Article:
Both dogs and horses are possible hosts for mosquito-borne diseases. Dog heartworm is a serious threat to canine life and is costly to treat once an animal becomes infected. Dog heartworm can be transmitted by one of the mosquito species, the northern house mosquito, which also transmits West Nile Virus. Horses are susceptible to both West Nile Virus and Eastern Equine Encephalitis. In Sussex County during the 2000 season, 3 horses died of West Nile Encephalitis. Consult your veterinarian for the availability of horse vaccines.
The most efficient method of controlling mosquitoes is by reducing the availability of water suitable for larval and pupal growth. Large lakes, ponds, and streams that have waves, contain mosquito-eating fish, and lack aquatic vegetation around their edges do not contain mosquitoes; mosquitoes thrive in smaller bodies of water in protected places. Examine your home and neighborhood and take the following precautions:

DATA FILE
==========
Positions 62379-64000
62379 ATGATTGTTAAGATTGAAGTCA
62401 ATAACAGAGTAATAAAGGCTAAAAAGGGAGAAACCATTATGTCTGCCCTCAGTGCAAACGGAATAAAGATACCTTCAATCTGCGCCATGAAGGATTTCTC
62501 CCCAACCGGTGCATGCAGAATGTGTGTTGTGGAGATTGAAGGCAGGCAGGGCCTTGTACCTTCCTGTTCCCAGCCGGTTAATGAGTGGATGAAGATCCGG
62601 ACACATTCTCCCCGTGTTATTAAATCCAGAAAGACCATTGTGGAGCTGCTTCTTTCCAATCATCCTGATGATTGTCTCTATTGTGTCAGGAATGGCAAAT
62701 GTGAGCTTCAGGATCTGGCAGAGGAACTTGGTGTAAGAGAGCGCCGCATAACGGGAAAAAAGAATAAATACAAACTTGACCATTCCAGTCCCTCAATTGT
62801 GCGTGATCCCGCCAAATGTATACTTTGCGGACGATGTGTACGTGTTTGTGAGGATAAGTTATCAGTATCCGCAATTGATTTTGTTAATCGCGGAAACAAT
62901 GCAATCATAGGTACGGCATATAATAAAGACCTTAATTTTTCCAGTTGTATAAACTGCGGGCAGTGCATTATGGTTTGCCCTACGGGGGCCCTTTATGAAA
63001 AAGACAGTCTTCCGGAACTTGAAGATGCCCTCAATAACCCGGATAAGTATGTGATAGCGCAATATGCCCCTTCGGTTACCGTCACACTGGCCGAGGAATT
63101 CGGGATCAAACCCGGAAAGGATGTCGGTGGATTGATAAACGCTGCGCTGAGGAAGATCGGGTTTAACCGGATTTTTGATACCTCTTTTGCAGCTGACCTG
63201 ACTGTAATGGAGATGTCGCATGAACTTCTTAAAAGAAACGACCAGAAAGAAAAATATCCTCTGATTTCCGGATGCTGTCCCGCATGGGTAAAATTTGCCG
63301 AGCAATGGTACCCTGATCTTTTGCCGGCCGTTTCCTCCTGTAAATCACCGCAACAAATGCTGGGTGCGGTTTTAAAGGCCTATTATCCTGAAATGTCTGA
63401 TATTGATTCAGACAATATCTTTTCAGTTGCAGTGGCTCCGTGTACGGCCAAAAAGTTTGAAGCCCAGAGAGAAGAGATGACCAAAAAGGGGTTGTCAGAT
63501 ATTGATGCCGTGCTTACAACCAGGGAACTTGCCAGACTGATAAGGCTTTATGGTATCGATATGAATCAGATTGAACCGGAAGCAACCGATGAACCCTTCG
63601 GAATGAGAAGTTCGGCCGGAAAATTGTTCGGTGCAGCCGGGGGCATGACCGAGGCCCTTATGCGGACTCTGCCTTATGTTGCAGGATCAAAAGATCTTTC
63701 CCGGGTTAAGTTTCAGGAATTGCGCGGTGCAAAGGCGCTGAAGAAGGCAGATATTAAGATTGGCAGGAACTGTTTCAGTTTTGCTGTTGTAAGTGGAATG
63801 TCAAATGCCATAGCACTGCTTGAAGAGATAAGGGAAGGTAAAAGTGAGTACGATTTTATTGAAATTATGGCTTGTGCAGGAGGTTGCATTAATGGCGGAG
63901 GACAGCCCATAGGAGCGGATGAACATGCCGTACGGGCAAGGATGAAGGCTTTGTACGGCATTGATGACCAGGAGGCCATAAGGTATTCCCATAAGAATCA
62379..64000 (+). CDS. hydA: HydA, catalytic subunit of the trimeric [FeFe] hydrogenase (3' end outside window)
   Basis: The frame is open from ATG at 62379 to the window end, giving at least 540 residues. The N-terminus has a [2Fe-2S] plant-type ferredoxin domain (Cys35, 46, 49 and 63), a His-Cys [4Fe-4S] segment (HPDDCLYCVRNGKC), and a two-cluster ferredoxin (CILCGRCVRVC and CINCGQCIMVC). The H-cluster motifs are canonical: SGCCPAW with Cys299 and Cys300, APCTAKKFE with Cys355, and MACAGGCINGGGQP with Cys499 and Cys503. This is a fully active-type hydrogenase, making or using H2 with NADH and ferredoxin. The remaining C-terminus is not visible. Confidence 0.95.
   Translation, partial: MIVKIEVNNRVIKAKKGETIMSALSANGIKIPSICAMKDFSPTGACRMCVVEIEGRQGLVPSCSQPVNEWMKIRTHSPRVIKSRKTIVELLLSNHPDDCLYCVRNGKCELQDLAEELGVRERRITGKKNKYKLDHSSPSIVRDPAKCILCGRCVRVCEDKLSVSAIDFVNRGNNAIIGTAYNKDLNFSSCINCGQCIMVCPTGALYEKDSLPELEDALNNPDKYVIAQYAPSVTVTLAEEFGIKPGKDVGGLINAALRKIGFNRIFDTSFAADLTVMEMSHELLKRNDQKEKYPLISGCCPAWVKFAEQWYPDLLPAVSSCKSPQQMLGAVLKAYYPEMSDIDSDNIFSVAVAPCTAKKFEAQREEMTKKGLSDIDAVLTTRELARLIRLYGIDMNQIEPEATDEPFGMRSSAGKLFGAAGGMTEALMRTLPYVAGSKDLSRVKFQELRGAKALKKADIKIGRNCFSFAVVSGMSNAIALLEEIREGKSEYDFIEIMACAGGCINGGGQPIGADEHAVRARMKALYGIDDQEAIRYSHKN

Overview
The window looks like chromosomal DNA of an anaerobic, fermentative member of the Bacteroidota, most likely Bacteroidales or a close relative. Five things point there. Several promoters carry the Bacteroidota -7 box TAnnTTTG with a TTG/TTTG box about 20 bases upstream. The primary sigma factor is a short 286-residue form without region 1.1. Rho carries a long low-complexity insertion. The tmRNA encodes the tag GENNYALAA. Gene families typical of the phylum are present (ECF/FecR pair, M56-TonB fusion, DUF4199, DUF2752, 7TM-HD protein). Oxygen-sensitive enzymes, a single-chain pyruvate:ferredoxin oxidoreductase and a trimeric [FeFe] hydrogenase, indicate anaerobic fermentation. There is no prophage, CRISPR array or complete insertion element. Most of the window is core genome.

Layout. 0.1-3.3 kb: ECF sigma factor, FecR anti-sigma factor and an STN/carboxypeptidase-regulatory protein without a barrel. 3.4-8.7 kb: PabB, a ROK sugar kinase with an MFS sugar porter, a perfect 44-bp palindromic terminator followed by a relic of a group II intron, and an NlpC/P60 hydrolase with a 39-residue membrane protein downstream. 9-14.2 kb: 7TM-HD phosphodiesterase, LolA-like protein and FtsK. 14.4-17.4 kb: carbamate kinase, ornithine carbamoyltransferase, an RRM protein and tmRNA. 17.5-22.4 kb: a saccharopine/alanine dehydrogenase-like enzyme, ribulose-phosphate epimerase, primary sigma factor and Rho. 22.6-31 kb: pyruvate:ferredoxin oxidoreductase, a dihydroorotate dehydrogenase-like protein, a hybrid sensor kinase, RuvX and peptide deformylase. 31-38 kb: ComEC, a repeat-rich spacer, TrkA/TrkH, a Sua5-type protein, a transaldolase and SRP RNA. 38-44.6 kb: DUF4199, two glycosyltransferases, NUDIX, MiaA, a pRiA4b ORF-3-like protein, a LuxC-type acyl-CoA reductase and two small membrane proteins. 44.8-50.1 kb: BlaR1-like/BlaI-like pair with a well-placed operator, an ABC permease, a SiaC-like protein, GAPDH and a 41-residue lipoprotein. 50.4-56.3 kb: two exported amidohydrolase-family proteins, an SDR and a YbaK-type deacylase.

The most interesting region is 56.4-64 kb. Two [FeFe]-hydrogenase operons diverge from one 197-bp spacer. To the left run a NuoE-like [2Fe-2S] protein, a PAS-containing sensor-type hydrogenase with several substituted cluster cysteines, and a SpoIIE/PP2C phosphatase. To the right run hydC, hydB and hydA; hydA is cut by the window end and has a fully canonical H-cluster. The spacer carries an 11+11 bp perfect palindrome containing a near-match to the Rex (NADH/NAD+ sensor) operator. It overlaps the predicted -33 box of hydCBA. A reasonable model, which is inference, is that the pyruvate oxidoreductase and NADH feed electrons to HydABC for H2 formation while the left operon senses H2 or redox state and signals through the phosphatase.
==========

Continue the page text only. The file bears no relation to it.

· Dispose of unwanted buckets and tires.
· Clean clogged roof gutters and drain flat roofs.
· Flush sump-pump pits weekly.
· Stock ornamental pools with fish.
· Change water in birdbaths, fountains, and troughs twice a week.
· Clean and chlorinate swimming pools; when not regularly used, they should be emptied.
· Turn over unused wading pools and other containers that tend to collect rainwater.
· Cover containers tightly with window screen or plastic when storing rainwater for garden use during drought periods.
Mosquito-borne diseases, such as malaria and yellow fever, have plagued civilization for thousands of years. Organized mosquito control in the United States has greatly reduced the incidence of these diseases. However, there are still a few diseases that mosquitoes in New Jersey can transmit. West Nile Virus is the newest introduced mosquito-borne virus but several other viruses have been in New Jersey for a long time including those that cause Eastern Equine Encephalitis and St. Louis Encephalitis.